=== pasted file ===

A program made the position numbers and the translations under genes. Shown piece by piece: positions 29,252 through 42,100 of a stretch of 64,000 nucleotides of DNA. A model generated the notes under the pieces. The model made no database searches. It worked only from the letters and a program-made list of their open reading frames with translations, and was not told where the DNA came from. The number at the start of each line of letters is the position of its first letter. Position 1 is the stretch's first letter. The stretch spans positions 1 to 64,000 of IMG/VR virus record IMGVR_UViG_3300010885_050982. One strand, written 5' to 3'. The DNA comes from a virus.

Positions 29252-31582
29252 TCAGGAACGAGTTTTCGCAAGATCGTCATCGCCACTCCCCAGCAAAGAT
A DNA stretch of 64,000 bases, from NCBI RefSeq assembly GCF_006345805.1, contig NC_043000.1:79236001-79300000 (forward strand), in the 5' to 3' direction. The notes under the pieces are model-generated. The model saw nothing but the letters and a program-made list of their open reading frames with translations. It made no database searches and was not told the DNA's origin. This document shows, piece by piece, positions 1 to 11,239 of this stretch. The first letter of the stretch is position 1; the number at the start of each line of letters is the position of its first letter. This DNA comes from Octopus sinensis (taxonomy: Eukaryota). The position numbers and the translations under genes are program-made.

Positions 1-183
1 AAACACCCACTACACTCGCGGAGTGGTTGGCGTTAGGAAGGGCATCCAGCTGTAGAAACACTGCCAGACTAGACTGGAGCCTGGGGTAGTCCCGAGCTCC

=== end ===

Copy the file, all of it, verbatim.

A program made the position numbers and the translations under genes. Shown piece by piece: positions 29,252 through 42,100 of a stretch of 64,000 nucleotides of DNA. A model generated the notes under the pieces. The model made no database searches. It worked only from the letters and a program-made list of their open reading frames with translations, and was not told where the DNA came from. The number at the start of each line of letters is the position of its first letter. Position 1 is the stretch's first letter. The stretch spans positions 1 to 64,000 of IMG/VR virus record IMGVR_UViG_3300010885_050982. One strand, written 5' to 3'. The DNA comes from a virus.

Positions 29252-31582
29252 TCAGGAACGAGTTTTCGCAAGATCGTCATCGCCACTCCCCAGCAAAGAT
A DNA stretch of 64,000 bases, from NCBI RefSeq assembly GCF_006345805.1, contig NC_043000.1:79236001-79300000 (forward strand), in the 5' to 3' direction. The notes under the pieces are model-generated. The model saw nothing but the letters and a program-made list of their open reading frames with translations. It made no database searches and was not told the DNA's origin. This document shows, piece by piece, positions 1 to 11,239 of this stretch. The first letter of the stretch is position 1; the number at the start of each line of letters is the position of its first letter. This DNA comes from Octopus sinensis (taxonomy: Eukaryota). The position numbers and the translations under genes are program-made.

Positions 1-183
1 AAACACCCACTACACTCGCGGAGTGGTTGGCGTTAGGAAGGGCATCCAGCTGTAGAAACACTGCCAGACTAGACTGGAGCCTGGGGTAGTCCCGAGCTCC